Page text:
United States District Court, E.D. Washington
October 16, 2014
BRETT KELLY MAY, Plaintiff,
CAROLYN W. COLVIN, Acting Commissioner of Social Security, Defendant.
DECISION AND ORDER
VICTOR E. BIANCHINI, Magistrate Judge.
In July of 2010, Plaintiff Brett Kelly May applied for Supplemental Security Income ("SSI") benefits and Disability Insurance Benefits ("DIB") under the Social Security Act. The Commissioner of Social Security denied the applications.
Plaintiff, represented by Robert Gary Ponti, Esq., commenced this action seeking judicial review of the Commissioner's denial of benefits pursuant to 42 U.S.C. §§ 405 (g) and 1383 (c)(3). The parties consented to the jurisdiction of a United States Magistrate Judge. (Docket No. 7).
On June 3, 2014, the Honorable Rosanna Malouf Peterson, Chief United States District Judge, referred this case to the undersigned pursuant to 28 U.S.C. § 636(b)(1)(A) and (B). (Docket No. 15).
The procedural history may be summarized as follows:
On July 15, 2010, Plaintiff applied for SSI benefits and DIB, alleging disability beginning June 1, 2005. (T at 179-80, 181-90). The applications were denied initially and Plaintiff requested a hearing before an Administrative Law Judge ("ALJ"). On February 22, 2012, a hearing was held before ALJ Moira Ausems. (T at 33). Plaintiff appeared with an attorney and testified. (T at 54-73, 90-93). The ALJ also received testimony from Dr. Marian Martin, a psychological expert, (T at 41-54) Scott Whitmer, a vocational expert, (T at 93-98), and Kristi Saranto, an acquaintance of Plaintiff. (T at 73-89).
On April 20, 2012, the ALJ issued a written decision denying the applications for benefits and finding that Plaintiff was not entitled to benefits under the Social Security Act. (T at 11-32). The ALJ's decision became the Commissioner's final decision on August 12, 2013, when the Social Security Appeals Council denied Plaintiff's request for review. (T at 1-4).
On October 2, 2013, Plaintiff, acting by and through his counsel, timely commenced this action by filing a Complaint in the United States District Court for the Eastern District of Washington. (Docket No. 5). The Commissioner interposed an Answer on January 10, 2014. (Docket No. 10).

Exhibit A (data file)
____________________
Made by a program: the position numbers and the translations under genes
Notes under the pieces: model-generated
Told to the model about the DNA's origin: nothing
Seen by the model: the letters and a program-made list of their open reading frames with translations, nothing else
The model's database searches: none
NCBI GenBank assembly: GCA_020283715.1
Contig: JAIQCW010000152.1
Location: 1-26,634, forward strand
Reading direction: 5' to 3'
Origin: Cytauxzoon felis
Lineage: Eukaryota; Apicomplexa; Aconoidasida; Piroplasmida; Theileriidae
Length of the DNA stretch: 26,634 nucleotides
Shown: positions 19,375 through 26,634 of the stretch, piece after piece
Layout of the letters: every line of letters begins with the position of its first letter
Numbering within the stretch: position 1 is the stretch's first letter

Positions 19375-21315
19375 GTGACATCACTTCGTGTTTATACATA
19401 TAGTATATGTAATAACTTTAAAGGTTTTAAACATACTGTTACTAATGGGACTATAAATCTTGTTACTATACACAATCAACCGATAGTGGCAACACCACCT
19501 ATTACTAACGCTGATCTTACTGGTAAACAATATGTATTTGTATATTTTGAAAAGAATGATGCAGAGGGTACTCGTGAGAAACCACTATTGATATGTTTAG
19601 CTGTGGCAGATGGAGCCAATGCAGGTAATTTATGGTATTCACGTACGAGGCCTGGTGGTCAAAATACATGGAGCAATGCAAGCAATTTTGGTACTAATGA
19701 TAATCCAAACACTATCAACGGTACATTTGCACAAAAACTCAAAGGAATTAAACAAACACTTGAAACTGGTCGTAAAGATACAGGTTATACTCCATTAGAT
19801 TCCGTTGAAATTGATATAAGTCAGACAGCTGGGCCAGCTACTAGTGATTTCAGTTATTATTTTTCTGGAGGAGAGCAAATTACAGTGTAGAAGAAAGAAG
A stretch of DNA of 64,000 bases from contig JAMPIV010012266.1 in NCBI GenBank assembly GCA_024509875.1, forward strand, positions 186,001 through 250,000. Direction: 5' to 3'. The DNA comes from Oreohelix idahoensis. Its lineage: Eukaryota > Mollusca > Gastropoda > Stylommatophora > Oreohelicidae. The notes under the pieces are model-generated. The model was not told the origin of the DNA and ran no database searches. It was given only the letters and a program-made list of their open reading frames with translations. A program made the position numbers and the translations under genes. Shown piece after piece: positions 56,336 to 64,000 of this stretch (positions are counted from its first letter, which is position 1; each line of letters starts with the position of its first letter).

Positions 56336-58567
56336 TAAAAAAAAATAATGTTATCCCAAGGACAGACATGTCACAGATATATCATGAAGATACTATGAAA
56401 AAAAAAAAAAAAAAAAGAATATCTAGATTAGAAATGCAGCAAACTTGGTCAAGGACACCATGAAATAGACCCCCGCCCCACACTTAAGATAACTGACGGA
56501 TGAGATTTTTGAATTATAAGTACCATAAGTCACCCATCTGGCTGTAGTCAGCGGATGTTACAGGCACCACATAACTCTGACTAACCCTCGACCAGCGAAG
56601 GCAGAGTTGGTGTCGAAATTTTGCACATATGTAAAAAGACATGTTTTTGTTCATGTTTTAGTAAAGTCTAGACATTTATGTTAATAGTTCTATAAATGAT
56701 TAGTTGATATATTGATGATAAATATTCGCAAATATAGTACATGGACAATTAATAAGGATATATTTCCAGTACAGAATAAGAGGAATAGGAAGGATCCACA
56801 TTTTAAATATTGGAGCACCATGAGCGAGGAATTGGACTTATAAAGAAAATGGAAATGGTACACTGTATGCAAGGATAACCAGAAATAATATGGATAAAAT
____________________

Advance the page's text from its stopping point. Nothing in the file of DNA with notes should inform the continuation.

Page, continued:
Plaintiff filed a motion for summary judgment on April 22, 2014. (Docket No. 12). The Commissioner moved for summary judgment on June 26, 2014. (Docket No. 17). Plaintiff filed a reply memorandum of law on July 25, 2014. (Docket No. 21). As noted above, the parties consented to the jurisdiction of a Magistrate Judge. (Docket No. 7).
For the reasons set forth below, the Commissioner's motion is granted, and Plaintiff's motion is denied.
A. Sequential Evaluation Process
The Social Security Act ("the Act") defines disability as the "inability to engage in any substantial gainful activity by reason of any medically determinable physical or mental impairment which can be expected to result in death or which has lasted or can be expected to last for a continuous period of not less than twelve months." 42 U.S.C. §§ 423(d)(1)(A), 1382c(a)(3)(A). The Act also provides that a plaintiff shall be determined to be under a disability only if any impairments are of such severity that a plaintiff is not only unable to do previous work but cannot, considering plaintiff's age, education and work experiences, engage in any other substantial work which exists in the national economy. 42 U.S.C. §§ 423(d)(2)(A), 1382c(a)(3)(B). Thus, the definition of disability consists of both medical and vocational components. Edlund v. Massanari, 253 F.3d 1152, 1156 (9th Cir. 2001).
The Commissioner has established a five-step sequential evaluation process for determining whether a person is disabled. 20 C.F.R. §§ 404.1520, 416.920. Step one determines if the person is engaged in substantial gainful activities. If so, benefits are denied. 20 C.F.R. §§ 404. 1520(a)(4)(i), 416.920(a)(4)(i). If not, the decision maker proceeds to step two, which determines whether plaintiff has a medially severe impairment or combination of impairments. 20 C.F.R. §§ 404.1520(a)(4)(ii), 416.920(a)(4)(ii).